During this adaptation phase it is vitally important to stick very strictly to the schedule as you must train your body to accept the new schedule and become accustomed to the R.E.M. naps.

If you look around the internet (oh, this bastion of truth, which is the internet (yes, that was sarcasm)) you will find that a tremendous percentage of those who attempt polyphasic sleeping end in abject failure. The reason is simple: it is incredibly difficult. It is the single most profound and difficult thing I have intentionally put myself through. In fact when I compare it to quitting smoking it is as if the smoking cessation were a nonevent.

Once a person has gotten through the adaptation phase the schedule becomes fairly routine, I have found, however, that even though it is not difficult, the schedule does require a modicum of maintenance. If you start to get lazy (which I have done a couple of times) or you try to extend your nap intervals too far (which I have also done a few times), you will tend to slip into a longer sleep.

I would set two alarms one for 25 minutes and one for 27 as a safety net, though the second alarm was not necessary, I never had any trouble getting up to that first alarm, and in fact I often would wake before the alarm. On those naps which I woke before the alarm, which were usually accompanied by a memorable dream, I would feel the most refreshed.

There were a few times that I slept through a night, and I found that the occasional full night sleep was a nice “reboot” to the routine.

Psychological

The mental adaptation is at least as, if not more, profound than the physical. Big time. It is very difficult to describe the psychological changes that occur with this, but let’s crunch some numbers.

The big thing, and the one that is most easily explained was the change in my perception of the passage of time. To start off, out of every 24 hour period I have at least 21, often 22, waking hours available to me. To add to that, every time I take a nap it feels as if I am sleeping for two or three hours. Multiply that by six naps and it is as though I am getting 12 to 18 hours of virtual sleep every day. Add the waking hours to the virtual sleep and each day feels like it has about 36 to 40 hours. I also never get to “reboot” by sleeping through the night, so the flow of one day to another is meaningless, it is like I am still on day one. Additionally, in the time that I did this, you probably went to bed about 110 times. I probably went to bed about 650 to 675 times.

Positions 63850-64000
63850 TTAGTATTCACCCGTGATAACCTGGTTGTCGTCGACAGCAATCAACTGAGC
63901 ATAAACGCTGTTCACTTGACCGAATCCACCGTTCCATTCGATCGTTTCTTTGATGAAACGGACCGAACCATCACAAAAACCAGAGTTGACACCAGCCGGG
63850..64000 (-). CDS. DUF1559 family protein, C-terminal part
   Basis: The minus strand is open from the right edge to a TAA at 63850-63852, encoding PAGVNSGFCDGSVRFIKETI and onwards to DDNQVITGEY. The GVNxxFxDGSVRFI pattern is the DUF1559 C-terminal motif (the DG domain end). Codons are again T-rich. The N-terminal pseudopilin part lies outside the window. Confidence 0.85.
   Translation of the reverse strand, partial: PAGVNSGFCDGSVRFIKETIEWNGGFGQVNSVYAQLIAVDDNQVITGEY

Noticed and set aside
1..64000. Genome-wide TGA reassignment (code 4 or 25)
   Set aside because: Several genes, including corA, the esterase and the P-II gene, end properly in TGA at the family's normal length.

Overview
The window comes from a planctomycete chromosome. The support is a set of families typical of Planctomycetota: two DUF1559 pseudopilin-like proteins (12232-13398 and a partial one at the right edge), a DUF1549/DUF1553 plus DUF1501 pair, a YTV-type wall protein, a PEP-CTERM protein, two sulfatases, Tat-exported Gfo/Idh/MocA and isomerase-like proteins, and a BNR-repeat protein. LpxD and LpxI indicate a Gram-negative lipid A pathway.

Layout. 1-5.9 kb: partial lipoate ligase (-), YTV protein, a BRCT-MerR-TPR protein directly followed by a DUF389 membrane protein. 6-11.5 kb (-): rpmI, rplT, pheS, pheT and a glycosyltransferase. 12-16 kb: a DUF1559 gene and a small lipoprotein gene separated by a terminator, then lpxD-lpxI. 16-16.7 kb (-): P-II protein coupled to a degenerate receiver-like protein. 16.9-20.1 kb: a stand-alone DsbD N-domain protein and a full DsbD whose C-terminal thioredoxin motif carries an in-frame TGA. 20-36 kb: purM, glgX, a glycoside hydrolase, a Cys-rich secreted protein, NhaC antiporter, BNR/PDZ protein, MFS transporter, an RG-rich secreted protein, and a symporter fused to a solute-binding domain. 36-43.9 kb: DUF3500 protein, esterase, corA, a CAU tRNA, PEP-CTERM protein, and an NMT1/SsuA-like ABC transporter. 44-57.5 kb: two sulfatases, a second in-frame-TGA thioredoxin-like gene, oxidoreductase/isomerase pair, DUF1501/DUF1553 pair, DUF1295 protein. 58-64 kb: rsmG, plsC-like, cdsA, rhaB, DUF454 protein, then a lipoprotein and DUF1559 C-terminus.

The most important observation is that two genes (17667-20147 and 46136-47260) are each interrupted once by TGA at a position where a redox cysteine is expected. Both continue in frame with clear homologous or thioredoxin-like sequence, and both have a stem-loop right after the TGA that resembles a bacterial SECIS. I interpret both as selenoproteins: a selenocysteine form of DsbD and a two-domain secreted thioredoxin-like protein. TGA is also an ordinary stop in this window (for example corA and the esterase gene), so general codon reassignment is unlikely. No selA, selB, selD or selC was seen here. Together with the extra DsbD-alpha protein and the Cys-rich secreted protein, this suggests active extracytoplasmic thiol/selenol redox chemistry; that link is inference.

Here’s another example. I had had a normal nap and woke up to my first alarm, I immediately fell back asleep for, as near as I can recreate, about 1 minute 10 seconds. When I woke from this I thought I had had a major oversleep, as it felt like I had slept for well over an extra hour, all because of one little minute. So I got up, and right away tried to piece together what had gone wrong. Of course, analytical thinking is not at it’s high point the first few seconds after waking, so I was suddenly shocked to hear my second alarm go off, followed shortly by my third, me being thrown for a major loop and taking another couple minutes to finally figure it out.

Polyphasic sleep is a great mind expansion tool, because of the changes to the way a person thinks on a very fundamental level. Time flows differently and you just view things differently. The passage of days becomes meaningless, you have more time, but it’s like the same day all the time. I never knew whether the other people around me were coming or going, I often did not know what day it was. I don’t know how to describe how it all seems to someone who hasn’t done it. It’s just very different, if you are the type of person who has trouble challenging your own beliefs, then you should stay very far away from this kind of thing.

My sleep history

A little more information about me that you may find useful or at least interesting.

I have always been a troubled sleeper. My earliest memories of sleep are of nightmares, and I have been plagued with nightmares through out my life. Also as a child I would commonly sleepwalk, the sleepwalking stopped around the onset of puberty. About that same time I found that I would tend to sleep better if I slept later, and began my journey to becoming a total night owl.

Twice, while in the military, scheduling needs (also known as: idiots in chain of command) necessitated that I stay awake for a period of slightly over 3 days, probably about 73 to 75 hours without sleep. It sucked, stay up for three days you’re and basically a useless piece of shit. Numerous times I stayed up two days, this had never affected me as much as other people. In fact there was a period of nearly two months, shortly after getting out of the military, that I slept only every second day, just to see if I could adapt to it. Didn’t work. It was, however, during this period that I learned that my creative output is greatly increased by sleep deprivation. See WhaleWidow and Floyd for examples of drawings that I have done on sleep deprivation. I’ve never understood why this would be the case, but it has happened too many times to deny it.